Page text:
The CPU 430 may be incorporated as part of or otherwise associated with the computer 520. The server 425 may provide connection to the databases 530, 535, 540, 545, 550, 555, 560. The CPU 430 may perform comparisons between the data received from the sensors 260 and information in these databases. In addition, the CPU 430, in conjunction with the GPS receiver 440, may provide information or instructions to other nodes 510 for coordination of operations to address against an indicated threat.
The checkpoint may include several components integrated together to investigate a vehicle traveling along a road. FIG. 7 shows a plan view of a checkpoint 600 for one direction on a two-lane bi-directional road 610, with vehicles to be intercepted traveling in the direction indicated by arrow 615. The checkpoint 600 may include netted sensor grids 620, strategically positioned cameras 625, instruction signs 630, concrete barricades (e.g., obstacles) or jersey walls 635, containment buildings 640, trailers 645, a guard shelter 650 and gates 655. The grids 620 may optionally be stowed in the space 195 of the container 100 while in transport prior to being unfurled. Similarly, the cameras 625 and signs 630 may also be stowed in the space 195.
The grids 620 may engage in surveillance of vehicles traveling in the direction indicated by arrow 615. The instruction signs 630 may provide information to alert drivers to reduced speed and preparation to stop. The jersey walls 635 provide portable obstacles against traffic deviation. The containment buildings 640 may be used for maintaining personnel or detaining custodials. The trailers 645 may be for housing network and power equipment. The guard shelter 650 and gates 655 may be used to control through-traffic.
The checkpoint 600 may be divided into sections. The first section represents a surveillance and monitoring zone 660 having the grid 620 and the cameras 625. The second section represents a commitment zone 670 within which a vehicle may turn around indicated by curved arrow 675. The vehicle reaches a line-of-no-return 680 upon reaching the earliest jersey wall 635, after which the vehicle enters a checkpoint operations zone 685 to approach and enter the channel 200. At this stage, the checkpoint personnel may have options flexible response in depth regarding the approaching vehicle, depending on the level of apparent or perceived risk.
After completion of sensory investigation within the channel 200, the vehicle may be directed by the gates 655 to a detainment (or detention) area 690 for incarceration and/or interrogation of vehicle occupants and possible vehicle impoundment. Otherwise, the vehicle may be permitted to pass through after investigation and proceed past the guard shelter 650 and beyond the line of passage 695.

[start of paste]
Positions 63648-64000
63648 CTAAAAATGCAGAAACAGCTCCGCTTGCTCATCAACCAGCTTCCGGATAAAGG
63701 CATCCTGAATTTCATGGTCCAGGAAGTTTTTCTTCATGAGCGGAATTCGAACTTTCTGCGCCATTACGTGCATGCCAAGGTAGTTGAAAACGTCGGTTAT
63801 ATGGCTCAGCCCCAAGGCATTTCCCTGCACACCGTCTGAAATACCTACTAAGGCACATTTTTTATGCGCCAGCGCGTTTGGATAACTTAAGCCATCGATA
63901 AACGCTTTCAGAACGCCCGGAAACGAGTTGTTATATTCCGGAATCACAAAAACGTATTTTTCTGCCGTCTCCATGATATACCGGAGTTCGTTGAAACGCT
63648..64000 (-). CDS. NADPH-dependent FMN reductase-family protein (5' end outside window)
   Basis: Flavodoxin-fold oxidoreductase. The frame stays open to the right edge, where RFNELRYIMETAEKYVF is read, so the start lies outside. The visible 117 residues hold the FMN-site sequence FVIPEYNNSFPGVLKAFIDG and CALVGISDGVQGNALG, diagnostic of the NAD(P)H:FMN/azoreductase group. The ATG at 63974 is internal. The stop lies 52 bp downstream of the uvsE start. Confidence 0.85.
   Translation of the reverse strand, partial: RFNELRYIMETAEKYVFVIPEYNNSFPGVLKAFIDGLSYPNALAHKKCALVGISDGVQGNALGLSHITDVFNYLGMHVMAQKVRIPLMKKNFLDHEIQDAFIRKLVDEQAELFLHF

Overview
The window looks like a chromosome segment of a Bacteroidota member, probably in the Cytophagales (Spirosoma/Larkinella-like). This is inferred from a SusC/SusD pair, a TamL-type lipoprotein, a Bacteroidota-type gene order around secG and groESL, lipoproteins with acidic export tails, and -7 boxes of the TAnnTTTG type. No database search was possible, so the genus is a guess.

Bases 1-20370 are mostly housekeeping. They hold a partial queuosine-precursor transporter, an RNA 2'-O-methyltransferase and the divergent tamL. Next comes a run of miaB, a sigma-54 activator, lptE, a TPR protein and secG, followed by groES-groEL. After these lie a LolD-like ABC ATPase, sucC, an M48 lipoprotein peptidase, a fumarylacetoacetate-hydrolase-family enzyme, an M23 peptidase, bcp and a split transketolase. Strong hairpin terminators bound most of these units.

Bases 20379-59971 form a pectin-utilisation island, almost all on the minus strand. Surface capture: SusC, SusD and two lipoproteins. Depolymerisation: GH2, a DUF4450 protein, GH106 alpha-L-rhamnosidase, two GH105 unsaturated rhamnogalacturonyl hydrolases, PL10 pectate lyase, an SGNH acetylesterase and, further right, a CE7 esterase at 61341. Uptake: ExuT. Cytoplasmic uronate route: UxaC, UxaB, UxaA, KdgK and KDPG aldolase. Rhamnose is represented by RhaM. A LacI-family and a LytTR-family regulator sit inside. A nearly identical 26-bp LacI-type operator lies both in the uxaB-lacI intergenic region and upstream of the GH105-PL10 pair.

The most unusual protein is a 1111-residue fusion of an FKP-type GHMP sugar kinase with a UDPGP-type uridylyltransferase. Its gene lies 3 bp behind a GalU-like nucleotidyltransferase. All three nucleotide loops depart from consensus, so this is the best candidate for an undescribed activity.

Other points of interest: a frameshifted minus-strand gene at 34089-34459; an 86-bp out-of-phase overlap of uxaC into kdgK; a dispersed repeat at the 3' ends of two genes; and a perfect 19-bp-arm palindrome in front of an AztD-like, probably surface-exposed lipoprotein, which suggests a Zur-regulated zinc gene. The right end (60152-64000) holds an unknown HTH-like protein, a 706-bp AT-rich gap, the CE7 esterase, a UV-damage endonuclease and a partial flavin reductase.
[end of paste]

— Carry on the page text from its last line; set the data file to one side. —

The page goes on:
FIG. 8 shows a plan view of a checkpoint 700 for one direction on a single-direction side of an eight-lane divided bi-directional highway 710 with shoulders 715 and a divider 720 separating the two directions. Jersey walls 635 may be disposed along the approach to each of the channels 200 in staggered arrangement, one for each lane.
Under these conditions, a portable checkpoint can be established by transporting one or more freight containers 100 to an intended destination site, such as along an otherwise non-blockaded road 610. Upon delivery to the temporary checkpoint destination, the container 100 may be deployed to form an instrumented channel 200. Auxiliary equipment and barriers may be tactically disposed at the site to direct traffic as individual vehicles 320 into the channel 200 for preliminary inspection.
Depending on verification of innocuous nature or else indication of threat possibility, the vehicle 320 may be authorized to proceed or be further detained for more thorough investigation. Upon completion of the mission objectives, the equipment may be recovered and the channel 200 be folded into the stowed container 100 again.
While certain features of the embodiments of the invention have been illustrated as described herein, many modifications, substitutions, changes and equivalents will now occur to those skilled in the art. It is, therefore, to be understood that the appended claims are intended to cover all such modifications and changes as fall within the true spirit of the embodiments.